Tag Archives: books

AHCJ board members speak at World Conference of Science Journalists #WCSJ2019

AHCJ board president Ivan Oransky, M.D., spoke on a panel about "Reporting on scientific fraud around the world" at the World Conference of Science Journalists in Lausanne, Switzerland, on July 2.

Len Bruzzese/AHCJAHCJ board president Ivan Oransky, M.D., spoke on a panel about “Reporting on scientific fraud around the world” at the World Conference of Science Journalists in Lausanne, Switzerland, on July 2.

Ivan Oransky, M.D., president of AHCJ’s board of directors, and Maryn McKenna, an AHCJ board member, were among the speakers at the World Conference of Science Journalists in Lausanne, Switzerland, on July 2.

Oransky, who is vice president, editorial at Medscape and Distinguished Writer In Residence at New York University’s Arthur L. Carter Journalism Institute, spoke about reporting on scientific fraud, something he regularly covers for Retraction Watch. Continue reading

Freelancers weigh in on what it takes to successfully write a book at #AHCJ17

Photo: Len Bruzzese/AHCJFreelance journalists take notes during a panel that focused on writing books.

“Can you afford to write a book?”

This question keeps many journalists awake at night. It also served as the title for a compelling panel discussion at Health Journalism 2017.

The harsh and rewarding realities of taking on a book project – from the original moment of inspiration to the promotion of the final product – were explored by experts, including publishing industry veteran Amanda J. Moon. Continue reading

Sullivan, autobiography recognized with NAACP Image Award

Photo: Len Bruzzese/AHCJ

Photo: Len Bruzzese/AHCJ

Louis W. Sullivan, who spoke to Health Journalism 2014 attendees about his just-released autobiography, has won an NAACP Image Award for the book.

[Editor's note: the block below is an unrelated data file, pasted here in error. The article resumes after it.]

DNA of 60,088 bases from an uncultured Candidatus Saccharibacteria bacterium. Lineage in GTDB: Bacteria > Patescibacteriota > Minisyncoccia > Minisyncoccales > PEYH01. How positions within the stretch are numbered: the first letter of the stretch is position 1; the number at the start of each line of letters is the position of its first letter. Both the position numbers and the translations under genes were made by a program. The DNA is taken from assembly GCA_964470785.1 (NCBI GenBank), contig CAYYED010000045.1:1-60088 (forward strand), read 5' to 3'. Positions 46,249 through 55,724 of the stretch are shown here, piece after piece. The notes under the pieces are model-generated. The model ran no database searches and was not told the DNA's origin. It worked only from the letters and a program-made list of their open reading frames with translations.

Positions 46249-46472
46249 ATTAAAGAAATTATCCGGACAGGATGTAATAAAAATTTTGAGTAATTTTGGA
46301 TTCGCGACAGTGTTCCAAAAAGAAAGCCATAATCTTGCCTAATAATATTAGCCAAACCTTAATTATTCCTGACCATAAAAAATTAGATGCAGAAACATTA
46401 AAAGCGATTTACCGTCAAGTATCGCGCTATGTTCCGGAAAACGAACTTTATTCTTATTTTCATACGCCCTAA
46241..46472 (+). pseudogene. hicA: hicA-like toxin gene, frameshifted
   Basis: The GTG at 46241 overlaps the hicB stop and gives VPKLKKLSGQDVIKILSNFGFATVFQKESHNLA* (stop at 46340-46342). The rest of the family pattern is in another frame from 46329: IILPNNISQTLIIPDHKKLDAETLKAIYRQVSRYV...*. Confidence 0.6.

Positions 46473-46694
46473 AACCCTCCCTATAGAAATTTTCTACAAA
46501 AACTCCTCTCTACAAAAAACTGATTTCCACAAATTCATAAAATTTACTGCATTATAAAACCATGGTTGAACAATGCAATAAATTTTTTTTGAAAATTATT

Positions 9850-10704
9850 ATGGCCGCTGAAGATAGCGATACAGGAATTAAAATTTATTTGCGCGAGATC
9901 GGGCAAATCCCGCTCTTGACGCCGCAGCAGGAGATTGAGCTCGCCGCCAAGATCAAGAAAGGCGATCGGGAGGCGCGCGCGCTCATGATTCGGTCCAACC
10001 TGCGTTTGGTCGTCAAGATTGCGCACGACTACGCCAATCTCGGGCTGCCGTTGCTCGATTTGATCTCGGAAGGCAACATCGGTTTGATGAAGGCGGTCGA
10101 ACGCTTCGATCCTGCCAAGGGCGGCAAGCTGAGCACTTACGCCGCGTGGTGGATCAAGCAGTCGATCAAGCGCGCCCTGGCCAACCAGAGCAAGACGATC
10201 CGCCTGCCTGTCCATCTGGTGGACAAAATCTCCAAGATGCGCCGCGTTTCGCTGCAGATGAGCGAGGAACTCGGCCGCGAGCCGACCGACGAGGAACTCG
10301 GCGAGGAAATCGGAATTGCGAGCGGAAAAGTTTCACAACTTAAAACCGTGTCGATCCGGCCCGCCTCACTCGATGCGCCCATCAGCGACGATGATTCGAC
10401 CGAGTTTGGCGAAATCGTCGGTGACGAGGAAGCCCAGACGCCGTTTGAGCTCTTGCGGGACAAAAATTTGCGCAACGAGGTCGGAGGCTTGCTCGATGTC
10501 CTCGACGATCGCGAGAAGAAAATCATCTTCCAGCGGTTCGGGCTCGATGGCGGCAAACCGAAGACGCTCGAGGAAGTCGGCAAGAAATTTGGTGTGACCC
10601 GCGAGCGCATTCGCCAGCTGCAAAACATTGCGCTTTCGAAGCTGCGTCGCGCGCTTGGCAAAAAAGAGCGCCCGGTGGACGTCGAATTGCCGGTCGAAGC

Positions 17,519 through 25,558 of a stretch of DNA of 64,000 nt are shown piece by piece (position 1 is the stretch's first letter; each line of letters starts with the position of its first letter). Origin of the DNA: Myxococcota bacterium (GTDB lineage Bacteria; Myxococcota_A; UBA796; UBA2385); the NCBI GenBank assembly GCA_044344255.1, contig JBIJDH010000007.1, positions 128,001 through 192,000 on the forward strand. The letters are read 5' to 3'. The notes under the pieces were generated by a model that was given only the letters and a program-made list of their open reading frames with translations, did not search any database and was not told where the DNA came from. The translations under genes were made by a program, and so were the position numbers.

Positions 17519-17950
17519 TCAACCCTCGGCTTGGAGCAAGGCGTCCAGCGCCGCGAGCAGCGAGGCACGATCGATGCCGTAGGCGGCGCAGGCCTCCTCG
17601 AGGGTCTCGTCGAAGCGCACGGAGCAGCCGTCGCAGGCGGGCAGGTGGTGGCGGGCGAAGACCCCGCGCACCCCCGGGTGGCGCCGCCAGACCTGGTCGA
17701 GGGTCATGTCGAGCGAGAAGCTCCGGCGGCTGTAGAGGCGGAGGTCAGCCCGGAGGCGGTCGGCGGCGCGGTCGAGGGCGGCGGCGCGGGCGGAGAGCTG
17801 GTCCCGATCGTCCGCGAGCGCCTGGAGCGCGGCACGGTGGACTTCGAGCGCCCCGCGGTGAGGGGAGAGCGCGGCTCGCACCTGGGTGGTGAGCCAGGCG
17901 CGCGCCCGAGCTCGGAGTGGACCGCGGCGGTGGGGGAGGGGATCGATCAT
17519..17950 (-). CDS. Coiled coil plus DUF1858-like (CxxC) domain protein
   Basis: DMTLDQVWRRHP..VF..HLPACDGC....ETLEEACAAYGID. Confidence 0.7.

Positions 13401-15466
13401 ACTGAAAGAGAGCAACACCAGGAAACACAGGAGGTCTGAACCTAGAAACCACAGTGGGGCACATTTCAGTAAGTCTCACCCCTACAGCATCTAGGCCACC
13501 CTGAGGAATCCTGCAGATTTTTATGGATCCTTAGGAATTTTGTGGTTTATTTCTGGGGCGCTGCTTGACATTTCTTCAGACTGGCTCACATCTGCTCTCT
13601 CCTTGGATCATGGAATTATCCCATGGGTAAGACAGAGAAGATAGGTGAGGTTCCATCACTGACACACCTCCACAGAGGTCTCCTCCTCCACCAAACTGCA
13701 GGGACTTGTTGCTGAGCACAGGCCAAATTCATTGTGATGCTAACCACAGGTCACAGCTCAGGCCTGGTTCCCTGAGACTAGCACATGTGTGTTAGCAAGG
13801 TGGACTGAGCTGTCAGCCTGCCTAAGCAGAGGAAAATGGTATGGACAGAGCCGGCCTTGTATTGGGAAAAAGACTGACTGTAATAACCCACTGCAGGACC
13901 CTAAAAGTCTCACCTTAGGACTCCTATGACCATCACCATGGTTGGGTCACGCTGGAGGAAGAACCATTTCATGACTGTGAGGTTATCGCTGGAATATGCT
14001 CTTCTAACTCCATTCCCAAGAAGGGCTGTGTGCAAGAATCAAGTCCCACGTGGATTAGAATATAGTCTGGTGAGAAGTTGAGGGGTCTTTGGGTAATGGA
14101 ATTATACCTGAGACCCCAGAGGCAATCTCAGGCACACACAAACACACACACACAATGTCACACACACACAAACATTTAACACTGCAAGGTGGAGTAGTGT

Sullivan, the founding dean of the Morehouse School of Medicine – the first predominantly black medical school – served as secretary of the U.S. Department of Health and Human Services under President George H.W. Bush from 1989-93. Continue reading

E-books may become new outlet for journalists

This is a guest post by Stephen Beale, an AHCJ member and editor of Bulldog Reporter’s Inside Health Media and news editor of Bulldog Reporter.

Interest in e-books is soaring as Kindles, Nooks and iPads fly off the shelves and readers increasingly consume content in digital formats. For journalists, the e-book marketplace also provides an intriguing new way to reach their audiences. With this in mind, the San Francisco Bay Area AHCJ chapter sponsored a panel discussion, “E-Books: New Opportunities for Health Journalists?” at the San Francisco offices of Yoga Journal on Nov. 12. About 20 people attended.

I was one of the panelists and served as moderator. Many AHCJ members know me as the editor of Bulldog Reporter’s Inside Health Media, but my background is in technology journalism, specifically the use of technology in publishing and graphic design. I figured this placed me in a good position to provide an overview of the topic, especially as it relates to self-publishing.